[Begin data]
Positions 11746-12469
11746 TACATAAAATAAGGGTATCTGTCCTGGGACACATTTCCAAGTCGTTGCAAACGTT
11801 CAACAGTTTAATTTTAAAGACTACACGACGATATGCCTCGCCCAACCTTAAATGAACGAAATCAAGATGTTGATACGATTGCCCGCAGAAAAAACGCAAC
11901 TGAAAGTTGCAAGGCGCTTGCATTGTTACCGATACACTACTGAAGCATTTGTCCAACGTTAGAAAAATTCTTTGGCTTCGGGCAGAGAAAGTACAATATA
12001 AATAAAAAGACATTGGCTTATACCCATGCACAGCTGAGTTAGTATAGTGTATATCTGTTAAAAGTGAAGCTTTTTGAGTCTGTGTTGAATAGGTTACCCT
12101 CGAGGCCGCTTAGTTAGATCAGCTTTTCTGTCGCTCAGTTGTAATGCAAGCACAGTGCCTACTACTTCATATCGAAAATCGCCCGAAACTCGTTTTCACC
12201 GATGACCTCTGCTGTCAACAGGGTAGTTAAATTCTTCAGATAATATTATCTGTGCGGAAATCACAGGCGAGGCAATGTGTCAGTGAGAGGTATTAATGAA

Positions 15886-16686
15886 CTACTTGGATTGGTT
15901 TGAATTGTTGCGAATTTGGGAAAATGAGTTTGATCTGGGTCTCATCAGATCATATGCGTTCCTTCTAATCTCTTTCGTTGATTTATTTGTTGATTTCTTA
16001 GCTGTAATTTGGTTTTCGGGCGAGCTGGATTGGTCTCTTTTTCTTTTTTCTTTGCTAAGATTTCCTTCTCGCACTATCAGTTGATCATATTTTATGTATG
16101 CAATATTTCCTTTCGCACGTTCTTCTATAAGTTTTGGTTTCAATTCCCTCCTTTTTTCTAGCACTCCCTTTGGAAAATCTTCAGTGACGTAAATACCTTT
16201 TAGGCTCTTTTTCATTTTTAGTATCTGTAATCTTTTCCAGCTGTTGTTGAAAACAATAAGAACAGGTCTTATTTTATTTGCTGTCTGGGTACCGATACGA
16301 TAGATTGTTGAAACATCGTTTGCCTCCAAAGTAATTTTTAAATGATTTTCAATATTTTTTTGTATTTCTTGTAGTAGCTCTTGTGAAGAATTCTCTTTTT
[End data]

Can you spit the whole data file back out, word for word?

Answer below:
Positions 11746-12469
11746 TACATAAAATAAGGGTATCTGTCCTGGGACACATTTCCAAGTCGTTGCAAACGTT
11801 CAACAGTTTAATTTTAAAGACTACACGACGATATGCCTCGCCCAACCTTAAATGAACGAAATCAAGATGTTGATACGATTGCCCGCAGAAAAAACGCAAC
11901 TGAAAGTTGCAAGGCGCTTGCATTGTTACCGATACACTACTGAAGCATTTGTCCAACGTTAGAAAAATTCTTTGGCTTCGGGCAGAGAAAGTACAATATA
12001 AATAAAAAGACATTGGCTTATACCCATGCACAGCTGAGTTAGTATAGTGTATATCTGTTAAAAGTGAAGCTTTTTGAGTCTGTGTTGAATAGGTTACCCT
12101 CGAGGCCGCTTAGTTAGATCAGCTTTTCTGTCGCTCAGTTGTAATGCAAGCACAGTGCCTACTACTTCATATCGAAAATCGCCCGAAACTCGTTTTCACC
12201 GATGACCTCTGCTGTCAACAGGGTAGTTAAATTCTTCAGATAATATTATCTGTGCGGAAATCACAGGCGAGGCAATGTGTCAGTGAGAGGTATTAATGAA

Positions 15886-16686
15886 CTACTTGGATTGGTT
15901 TGAATTGTTGCGAATTTGGGAAAATGAGTTTGATCTGGGTCTCATCAGATCATATGCGTTCCTTCTAATCTCTTTCGTTGATTTATTTGTTGATTTCTTA
16001 GCTGTAATTTGGTTTTCGGGCGAGCTGGATTGGTCTCTTTTTCTTTTTTCTTTGCTAAGATTTCCTTCTCGCACTATCAGTTGATCATATTTTATGTATG
16101 CAATATTTCCTTTCGCACGTTCTTCTATAAGTTTTGGTTTCAATTCCCTCCTTTTTTCTAGCACTCCCTTTGGAAAATCTTCAGTGACGTAAATACCTTT
16201 TAGGCTCTTTTTCATTTTTAGTATCTGTAATCTTTTCCAGCTGTTGTTGAAAACAATAAGAACAGGTCTTATTTTATTTGCTGTCTGGGTACCGATACGA
16301 TAGATTGTTGAAACATCGTTTGCCTCCAAAGTAATTTTTAAATGATTTTCAATATTTTTTTGTATTTCTTGTAGTAGCTCTTGTGAAGAATTCTCTTTTT